Sun Damage

Sun Damage

Post by Brian Collis US+ » Wed, 10 May 2000 04:00:00


Hello all,

This is one of those questions that I've had rolling around in my head
for the last couple of weeks. I've heard and seen the effects of the sun
on monofilm, and I'm sure that the sun will also affect a board in some
way after years of exposure, but what is the affect on a carbon mast?

just wondering..

Brian

Sent via Deja.com http://www.deja.com/
Before you buy.

 
 
 

Sun Damage

Post by Hugo » Wed, 10 May 2000 04:00:00

Sometimes they get a nice curve when exposed to the sun on just one side,
very funny when you're just about to rig!
Not sure if sunlight will damage the carbon or glas fibres in the mast, but
I'm pretty sure it will just becuase almost all chemicals are "damaged" in
high temperature or direct radiation.
See YA
Hugo


Quote:
> Hello all,

> This is one of those questions that I've had rolling around in my head
> for the last couple of weeks. I've heard and seen the effects of the sun
> on monofilm, and I'm sure that the sun will also affect a board in some
> way after years of exposure, but what is the affect on a carbon mast?

> just wondering..

> Brian

> Sent via Deja.com http://www.deja.com/
> Before you buy.


 
 
 

Sun Damage

Post by Mark H » Wed, 10 May 2000 04:00:00

I saw some black, carbon-50 masts a couple years ago that had been stored
outside all spring-summer-fall season long, having had a lot of direct
exposure to the sun and other elements.  They had begun turning white, the
glass beginning to separate and the masts getting "fuzzy."   Handling them
resulted in immediate "itchy fingers."

 
 
 

Sun Damage

Post by The Do » Wed, 10 May 2000 04:00:00

I may be wrong, but I believe that most of the carbon masts
use some kind of prepreg construction.  That would require a
fairly high curing temperature - probably something quite a
bit higher than beach side/sitting in the sun temps.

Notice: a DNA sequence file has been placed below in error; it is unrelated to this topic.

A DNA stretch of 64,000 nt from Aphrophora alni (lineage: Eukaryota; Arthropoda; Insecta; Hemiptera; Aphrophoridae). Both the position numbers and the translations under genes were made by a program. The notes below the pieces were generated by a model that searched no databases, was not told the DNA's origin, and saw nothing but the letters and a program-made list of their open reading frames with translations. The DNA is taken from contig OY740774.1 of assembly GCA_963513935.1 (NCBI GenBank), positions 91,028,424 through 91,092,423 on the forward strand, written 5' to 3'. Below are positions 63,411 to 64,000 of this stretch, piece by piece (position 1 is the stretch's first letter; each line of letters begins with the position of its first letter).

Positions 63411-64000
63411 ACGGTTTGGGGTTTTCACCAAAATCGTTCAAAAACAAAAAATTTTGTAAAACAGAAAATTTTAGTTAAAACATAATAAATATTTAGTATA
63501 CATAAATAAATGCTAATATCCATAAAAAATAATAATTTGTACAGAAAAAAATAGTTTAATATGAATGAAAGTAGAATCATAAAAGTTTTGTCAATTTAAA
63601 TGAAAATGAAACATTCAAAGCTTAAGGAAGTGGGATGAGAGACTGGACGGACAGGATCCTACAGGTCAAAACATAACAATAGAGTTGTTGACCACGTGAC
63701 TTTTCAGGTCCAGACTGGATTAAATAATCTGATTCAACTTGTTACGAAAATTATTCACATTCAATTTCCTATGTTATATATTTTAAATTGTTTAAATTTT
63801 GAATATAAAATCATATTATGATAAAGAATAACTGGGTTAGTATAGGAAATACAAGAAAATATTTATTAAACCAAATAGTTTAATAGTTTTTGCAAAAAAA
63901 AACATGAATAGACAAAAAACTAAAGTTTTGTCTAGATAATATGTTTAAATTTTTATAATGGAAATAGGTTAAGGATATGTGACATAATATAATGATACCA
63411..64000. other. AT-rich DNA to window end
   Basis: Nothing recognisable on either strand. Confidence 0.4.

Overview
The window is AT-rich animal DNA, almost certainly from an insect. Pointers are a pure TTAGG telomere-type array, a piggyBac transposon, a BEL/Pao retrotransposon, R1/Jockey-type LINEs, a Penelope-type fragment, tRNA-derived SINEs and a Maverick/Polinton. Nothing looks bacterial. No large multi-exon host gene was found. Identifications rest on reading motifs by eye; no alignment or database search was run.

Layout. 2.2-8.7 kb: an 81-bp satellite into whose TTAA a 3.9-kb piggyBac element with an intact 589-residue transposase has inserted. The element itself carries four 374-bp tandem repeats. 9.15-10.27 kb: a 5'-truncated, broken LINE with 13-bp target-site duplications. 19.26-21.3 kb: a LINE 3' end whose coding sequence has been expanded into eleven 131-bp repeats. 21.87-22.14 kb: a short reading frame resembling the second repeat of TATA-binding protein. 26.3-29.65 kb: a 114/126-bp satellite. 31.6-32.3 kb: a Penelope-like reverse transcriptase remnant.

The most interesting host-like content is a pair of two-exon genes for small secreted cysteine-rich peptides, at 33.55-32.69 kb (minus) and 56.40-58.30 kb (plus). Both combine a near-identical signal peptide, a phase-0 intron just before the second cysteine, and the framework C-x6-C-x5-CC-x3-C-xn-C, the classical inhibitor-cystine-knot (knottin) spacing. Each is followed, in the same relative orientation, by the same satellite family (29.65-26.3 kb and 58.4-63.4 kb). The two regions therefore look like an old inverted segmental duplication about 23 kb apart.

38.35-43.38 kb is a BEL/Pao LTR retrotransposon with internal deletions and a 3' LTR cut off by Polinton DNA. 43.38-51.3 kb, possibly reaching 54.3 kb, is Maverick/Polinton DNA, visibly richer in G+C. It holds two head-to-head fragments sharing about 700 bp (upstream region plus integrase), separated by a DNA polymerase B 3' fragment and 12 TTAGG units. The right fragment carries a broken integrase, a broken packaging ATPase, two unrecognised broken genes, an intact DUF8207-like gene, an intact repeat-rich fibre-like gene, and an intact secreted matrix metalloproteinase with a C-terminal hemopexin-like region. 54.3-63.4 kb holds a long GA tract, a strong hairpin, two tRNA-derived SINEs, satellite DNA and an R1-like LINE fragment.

If I had to guess, most of the damage would come from UV
exposure.  Maybe we can get Don from Gulftech to answer this
one....  He loves shop talk.

The Dog

Quote:

> Not sure if sunlight will damage the carbon or glas fibres in the mast, but
> I'm pretty sure it will just becuase almost all chemicals are "damaged" in
> high temperature or direct radiation.

--
    Brian "The Dog" Cunningham  
 http://web2.airmail.net/bcunning

    Some days you're the dog,
and some days you're the hydrant.

 
 
 

Sun Damage

Post by Dale Gambl » Wed, 10 May 2000 04:00:00

From years of working with plastics I can tell you that sun is the major
destroyer of all plastics, including carbon-fibre reinforced ones. Keep your
mast covered when not using it if you can, I just use a plastic tarp as a
cheap sacrificial cover over my stuff when its laying around in the sun.
I pity all those poor sots who've bought vinyl siding for their houses. It
won't be too many years before it'll be kinda brittle and shatter easily.
Cheers,
Dale
Quote:

> Hello all,

> This is one of those questions that I've had rolling around in my head
> for the last couple of weeks. I've heard and seen the effects of the sun
> on monofilm, and I'm sure that the sun will also affect a board in some
> way after years of exposure, but what is the affect on a carbon mast?

> just wondering..

> Brian

> Sent via Deja.com http://www.deja.com/
> Before you buy.

 
 
 

Sun Damage

Post by Wolfgang Soerge » Thu, 11 May 2000 04:00:00

Quote:

> Hello all,

> This is one of those questions that I've had rolling around in my head
> for the last couple of weeks. I've heard and seen the effects of the sun
> on monofilm, and I'm sure that the sun will also affect a board in some
> way after years of exposure, but what is the affect on a carbon mast?

SOme years ago, when 60% carbon content was the high end of the market,
there were some reports and warnings of carbon masts failing when
exposed to sunlight too much. Haven't heard too much about that lately,
but this could be because people don't let their gear toast in the sun
too much anymore.
In general, masts are at a risk:
+ The sun may heat up the (black) mast to temperatures well above the
design limits of the epoxy used to manufacture it. ALthough the resin
may need temps in excess of 100 C to cure / temper, the maximal
temperature at which the resin remains stiff and can keep the fabric
together may be well under 100 C , more like 70 - 80 C. These
temperatures can be easily reached when leaving a black mast in the sun.
So i'd generlly store rigs in the shade / keep them covered and would
cool down a mast (dip it into the water) before rigging or loading it. A
quick pump of a rig which had been sitting in the sun for a few hours to
see wether the trim is still ok could mean disaster...
+ Epoxy generally is not 100% UV stable but degrades with longer UV
exposure. Masts are made from epoxy and are often not protected by
UV-proof paint. Probabely carbon fabric also does not get stronger when
exposed to UV light, Kevlar definitely gets damaged over time.

--
Wolfgang

 
 
 

Sun Damage

Post by Tom von Alte » Mon, 15 May 2000 04:00:00

Quote:

> temperatures (to 70-80 C) can be easily reached when leaving a
> black mast in the sun. So i'd generlly store rigs in the shade